and The Trek Domane reigns supreme as the bike to have to almost do it all.
The Trek Domane has only added to my love for the adventure/endurance road bike category and deepened my disinterest toward the ‘gravel’ bike category.
I’ve tried quite a few gravel bikes across several brands and as much as I wanted to I just can’t really see where a gravel bike fits in my bike line up. This is coming from a bloke who can find a reason for every other bike category.
If the gravel terrain is too intense for an endurance road bike that accommodates wide tyres then it’s also going to be just as uncomfortable on a heavier and stiffer gravel bike.
In my opinion based on both feel and objective testing, the best ‘gravel bike’ for more hectic gravel terrain is a hard tail mountain bike!
My testing showed that the Trek Pro Caliber which enjoys front suspension combined with Trek’s engineering brilliance of the Isospeed decoupler for some rear vertical compliance is a LOT faster than a gravel bike on rocky gravel. To equally confuse the need for a gravel bike is if the gravel is not really gravel but smooth dirt like most hipster gravel riders enjoy, then the new Domane is a LOT faster than a gravel bike. Of course comfort and speed are not the only things that matter to everyone but.. well.. it should be.
The Domane is an absolute dream to ride on the horrendous roads of New South Wales, Australia that are similar to many other countries smooth gravel options. You have the lightweight responsiveness of a top end road bike with the incredible IsoSpeed decoupling at both the front and rear of the bike. Long training rides are for more comfortable now without any significant aerodynamic or weight penalty.
IsoSpeed is a game changer for ride quality. To the point I’ve even suggested that IsoSpeed is needed in time trial frames. The general response from this suggestion is controlled mirth despite my insistence that the number one factor that leads to a rider breaking aero aside from cornering is prolonged discomfort from continuous road vibrations or rough sections of road. Every time you break aero you blow 40-100 watts of aerodynamic advantage. Still, it’s an impossibly hard sell at this stage and I can’t see that happening for some time even if the rarely published ‘real world data’ showed it to be faster. So this whole paragraph is pretty much irrelevant and a waste of both yours and my time and I apologise.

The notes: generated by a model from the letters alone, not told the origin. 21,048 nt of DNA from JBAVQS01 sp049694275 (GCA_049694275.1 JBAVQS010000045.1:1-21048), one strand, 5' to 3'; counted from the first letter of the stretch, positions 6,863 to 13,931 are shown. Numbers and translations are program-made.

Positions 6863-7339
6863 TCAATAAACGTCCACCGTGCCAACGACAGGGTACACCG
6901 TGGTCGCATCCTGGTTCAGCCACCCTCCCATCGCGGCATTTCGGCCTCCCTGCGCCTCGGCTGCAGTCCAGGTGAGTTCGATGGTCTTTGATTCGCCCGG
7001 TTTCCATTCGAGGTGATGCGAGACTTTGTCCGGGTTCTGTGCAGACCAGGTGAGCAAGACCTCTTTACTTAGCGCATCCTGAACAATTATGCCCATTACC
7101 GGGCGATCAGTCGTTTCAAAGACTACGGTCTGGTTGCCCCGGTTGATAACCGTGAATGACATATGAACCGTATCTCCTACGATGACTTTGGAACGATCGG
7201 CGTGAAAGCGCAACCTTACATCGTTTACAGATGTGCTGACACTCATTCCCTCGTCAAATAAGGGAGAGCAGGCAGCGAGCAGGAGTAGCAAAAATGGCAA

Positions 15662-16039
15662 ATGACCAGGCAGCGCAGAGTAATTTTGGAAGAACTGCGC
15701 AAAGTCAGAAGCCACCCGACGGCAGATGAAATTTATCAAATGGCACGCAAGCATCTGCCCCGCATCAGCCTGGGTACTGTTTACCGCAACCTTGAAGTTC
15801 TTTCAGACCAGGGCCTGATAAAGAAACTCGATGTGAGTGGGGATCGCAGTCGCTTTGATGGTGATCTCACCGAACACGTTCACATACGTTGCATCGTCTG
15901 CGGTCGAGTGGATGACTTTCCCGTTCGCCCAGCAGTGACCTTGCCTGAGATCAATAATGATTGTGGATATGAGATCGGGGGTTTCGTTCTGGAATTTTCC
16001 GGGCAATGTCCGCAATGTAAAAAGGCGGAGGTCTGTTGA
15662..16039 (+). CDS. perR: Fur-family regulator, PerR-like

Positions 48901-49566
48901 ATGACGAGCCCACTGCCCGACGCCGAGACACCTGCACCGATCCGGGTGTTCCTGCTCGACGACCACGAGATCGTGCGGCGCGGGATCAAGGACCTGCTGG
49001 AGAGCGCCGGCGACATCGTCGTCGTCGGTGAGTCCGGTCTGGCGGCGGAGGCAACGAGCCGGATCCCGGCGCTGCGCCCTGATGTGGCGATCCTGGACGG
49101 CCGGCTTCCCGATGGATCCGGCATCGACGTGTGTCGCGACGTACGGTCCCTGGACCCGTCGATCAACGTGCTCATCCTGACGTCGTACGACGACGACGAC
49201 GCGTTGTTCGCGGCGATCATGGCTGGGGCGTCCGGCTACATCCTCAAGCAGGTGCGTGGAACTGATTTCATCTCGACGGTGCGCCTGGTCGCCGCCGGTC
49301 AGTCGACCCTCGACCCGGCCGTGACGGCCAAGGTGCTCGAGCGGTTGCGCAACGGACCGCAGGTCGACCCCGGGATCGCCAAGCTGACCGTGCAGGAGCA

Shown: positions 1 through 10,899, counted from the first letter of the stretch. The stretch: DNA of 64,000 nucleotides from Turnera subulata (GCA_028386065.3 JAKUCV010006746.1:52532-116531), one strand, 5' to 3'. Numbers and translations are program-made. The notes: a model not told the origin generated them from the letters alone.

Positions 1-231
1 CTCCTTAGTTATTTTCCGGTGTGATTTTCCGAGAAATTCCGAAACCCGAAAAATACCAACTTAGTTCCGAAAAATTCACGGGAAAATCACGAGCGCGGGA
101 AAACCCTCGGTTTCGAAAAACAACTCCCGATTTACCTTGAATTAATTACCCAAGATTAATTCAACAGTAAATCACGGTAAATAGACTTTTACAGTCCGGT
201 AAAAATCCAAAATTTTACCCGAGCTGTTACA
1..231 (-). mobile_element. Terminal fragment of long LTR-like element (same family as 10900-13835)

What held back the Domane from being the absolute complete package in the past was it’s aerodynamic qualities. My previous Domane was my ‘stay in the U.S training bike’ for several years. The bike flew except for when I was trying to descend really fast (for a triathlete) or really go for it on flat smooth roads where the aero penalty compared to bikes like the aero king of all aero bikes, the Trek Madone, became measurably noticeable. I could pretend it didn’t bother me because I wasn’t racing on the Domane but when Ben Hoffman dropped me on every Boulder descent despite the drag penalty emanating from his oversized calf muscles, my ego was taking small daily hits.
I look forward to 2025 when Australia may have vaccination rates high enough that I can return to Boulder and seek descent revenge for the previous hurt my ego has had to endure.
Trek have fixed the only imperfection with the Domane by keeping or improving on everything that I loved about the Domane but now in an incredibly aero package. I’m yet to do any controlled field tests but based off feel and how I’m going against guys I regular ride with, the aero difference above 45km/h seems noticeably superior.
The internal storage only adds to the versatility of having a bike light and aero enough to race very very seriously while also being a bike you could head off touring and bike camping with.
Quite honestly, if I didn’t race triathlons for cash and Trek turned around to me and said you can only choose one more bike for the rest of your life, the new Trek Domane would be 100% my choice.